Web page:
Unless you’re tiptoeing back into society from an off-the-grid retreat, hearing that the economy has tumbled into a bear market isn’t breaking news. Wall Street hung its head on June 13th after the S&P 500 closed more than 20 percent beneath the high it reached in early January. Unlike a bull market, which typically lasts around 32 months, bear markets only average about 11. Bear markets tend to be short-lived, but thanks to an international supply chain crisis, an ongoing war in Europe, ballooning inflation rates, and a recession expected any minute now, this particular downturn is attracting extra attention.
Real estate has generally been considered a safe investment for these down market periods. Properties are hard, tangible assets that can generate income, and property values are less volatile than stocks. But investors generally rethink their portfolios in times of economic crises. As we enter phase two of the bear market (when stock prices fall and trading activity slows as investors decide to shift gears), there are some things to consider when it comes to bearing the brunt, so to speak, of the economic stressors to come.
The good, the FED, and the ugly
Market watchers have put up a wide range of potential explanations for the onset of a bear market. They include the pandemic, drastic changes in consumer habits because of the pandemic, geopolitical unpredictability, a lack of energy security because of that geopolitical unpredictability, and, oh yeah, an increase in prices and a fall in the purchasing value of money.
In his July 5th commentary, Howard Silverblatt, Senior Index Analyst, Product Management for S&P Dow Jones Indices, put the bulk of the blame of the market’s plunge on inflation. “Inflation is being placed squarely as the fall guy for the market declines,” he wrote. “As the market’s ‘expert’ historians cite the [Federal Reserve’s] ‘excess’ stimulus programs as the reason for the 40-year high inflation rate.”
Indeed, the Fed received criticism for not taming inflation quickly enough, even though they only have the very crude lever of increasing interest rates to pull. But if this bear market is primarily caused by inflation, brighter times could be ahead. Kiplinger’s latest inflation forecast revealed that the inflation rate is likely to remain within the 9 percent range for the rest of this year before falling to 3 percent sometime in 2023. Hopefully that estimate stays accurate. As of this month, inflation has already stretched to 9.1 percent.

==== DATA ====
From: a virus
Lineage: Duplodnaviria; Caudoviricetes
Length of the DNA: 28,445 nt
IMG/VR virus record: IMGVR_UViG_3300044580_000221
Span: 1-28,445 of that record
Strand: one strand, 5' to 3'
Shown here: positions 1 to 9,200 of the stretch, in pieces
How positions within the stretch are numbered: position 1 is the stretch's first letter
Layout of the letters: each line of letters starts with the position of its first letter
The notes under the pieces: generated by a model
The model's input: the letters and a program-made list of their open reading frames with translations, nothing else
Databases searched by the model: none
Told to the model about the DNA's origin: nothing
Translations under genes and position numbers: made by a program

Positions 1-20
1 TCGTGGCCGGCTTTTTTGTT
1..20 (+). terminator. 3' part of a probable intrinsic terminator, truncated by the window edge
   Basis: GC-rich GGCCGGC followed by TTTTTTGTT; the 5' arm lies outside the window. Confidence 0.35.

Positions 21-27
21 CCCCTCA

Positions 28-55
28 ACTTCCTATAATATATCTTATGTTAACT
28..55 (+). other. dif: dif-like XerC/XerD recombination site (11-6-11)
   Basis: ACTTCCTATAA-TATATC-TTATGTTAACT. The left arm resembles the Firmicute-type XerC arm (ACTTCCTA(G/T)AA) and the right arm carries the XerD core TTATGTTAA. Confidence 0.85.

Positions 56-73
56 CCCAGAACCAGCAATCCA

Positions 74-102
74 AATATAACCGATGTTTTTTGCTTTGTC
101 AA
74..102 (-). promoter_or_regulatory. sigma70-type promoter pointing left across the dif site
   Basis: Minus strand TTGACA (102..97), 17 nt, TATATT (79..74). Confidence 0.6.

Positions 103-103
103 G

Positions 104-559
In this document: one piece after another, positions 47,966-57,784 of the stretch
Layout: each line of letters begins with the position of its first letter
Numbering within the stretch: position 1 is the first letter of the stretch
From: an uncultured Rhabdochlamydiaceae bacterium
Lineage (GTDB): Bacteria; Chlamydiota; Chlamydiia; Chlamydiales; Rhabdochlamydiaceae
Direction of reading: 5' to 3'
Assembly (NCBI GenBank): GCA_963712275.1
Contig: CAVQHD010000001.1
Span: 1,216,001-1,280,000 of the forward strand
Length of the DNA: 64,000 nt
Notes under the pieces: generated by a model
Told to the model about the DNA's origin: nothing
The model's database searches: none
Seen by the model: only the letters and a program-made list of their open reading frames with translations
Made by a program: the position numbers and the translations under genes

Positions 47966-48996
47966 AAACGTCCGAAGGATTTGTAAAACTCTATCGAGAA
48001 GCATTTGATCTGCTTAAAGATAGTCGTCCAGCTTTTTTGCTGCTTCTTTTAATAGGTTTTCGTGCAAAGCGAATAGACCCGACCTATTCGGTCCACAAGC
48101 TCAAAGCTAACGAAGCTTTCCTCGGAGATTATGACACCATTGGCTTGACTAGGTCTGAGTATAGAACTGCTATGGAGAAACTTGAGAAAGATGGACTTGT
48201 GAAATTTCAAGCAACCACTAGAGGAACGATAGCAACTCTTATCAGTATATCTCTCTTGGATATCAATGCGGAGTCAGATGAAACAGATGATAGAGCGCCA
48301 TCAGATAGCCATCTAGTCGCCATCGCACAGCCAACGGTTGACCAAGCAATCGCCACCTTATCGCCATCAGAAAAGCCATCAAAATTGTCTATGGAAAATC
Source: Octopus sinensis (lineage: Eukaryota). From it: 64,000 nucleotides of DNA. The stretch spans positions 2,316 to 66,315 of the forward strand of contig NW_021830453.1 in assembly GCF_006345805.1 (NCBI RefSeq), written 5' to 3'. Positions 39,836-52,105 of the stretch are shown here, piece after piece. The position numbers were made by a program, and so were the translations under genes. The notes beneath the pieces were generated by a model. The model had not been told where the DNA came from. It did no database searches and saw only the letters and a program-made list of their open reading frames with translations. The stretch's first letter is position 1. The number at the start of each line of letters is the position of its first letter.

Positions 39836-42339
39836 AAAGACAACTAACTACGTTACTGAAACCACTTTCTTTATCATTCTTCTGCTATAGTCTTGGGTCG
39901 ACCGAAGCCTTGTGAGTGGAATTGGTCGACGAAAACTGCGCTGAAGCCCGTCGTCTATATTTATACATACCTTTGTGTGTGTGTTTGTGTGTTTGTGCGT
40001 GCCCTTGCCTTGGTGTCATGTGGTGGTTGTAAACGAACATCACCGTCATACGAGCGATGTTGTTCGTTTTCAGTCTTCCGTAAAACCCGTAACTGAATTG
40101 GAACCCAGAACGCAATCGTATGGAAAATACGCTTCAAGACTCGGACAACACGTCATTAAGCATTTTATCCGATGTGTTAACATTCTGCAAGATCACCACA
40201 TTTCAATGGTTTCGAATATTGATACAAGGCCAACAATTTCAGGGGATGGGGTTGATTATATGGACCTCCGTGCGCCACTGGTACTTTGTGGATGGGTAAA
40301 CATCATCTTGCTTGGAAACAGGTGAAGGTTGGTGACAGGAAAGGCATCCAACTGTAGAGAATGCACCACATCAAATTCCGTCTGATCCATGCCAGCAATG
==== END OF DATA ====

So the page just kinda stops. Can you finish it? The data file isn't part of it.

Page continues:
Overall, inflation is expected to finally begin its decline sometime within the next three months, and that’s the good news (especially for anyone trying to buy office furniture right now, good grief). The not-so-good news is the ongoing expansion of pricing pressures. The tight labor market has pushed up the price of hiring in many industries which creates a very real possibility of another wave of inflationary price increases, especially if the Fed’s actions fail to slow the job market as they hope.
We’re not only in a bear market, we’re in a state of fiscal shock, so the Fed is urged to go big to get inflation (and thus the economy) in order. However, the key strategy to do that is to tighten the amount of money in circulation by raising interest rates. Raising interest rates makes borrowing more expensive, which (hopefully) lowers inflation by slowing the economy. Less people borrow money to establish businesses or buy homes when interest rates rise. Theoretically, prices will decrease when demand for properties, workers, and other goods and services declines. But hiking interest rates can negatively impact commercial real estate transactions. So if that’s the case, how should real estate players handle this period of market volatility?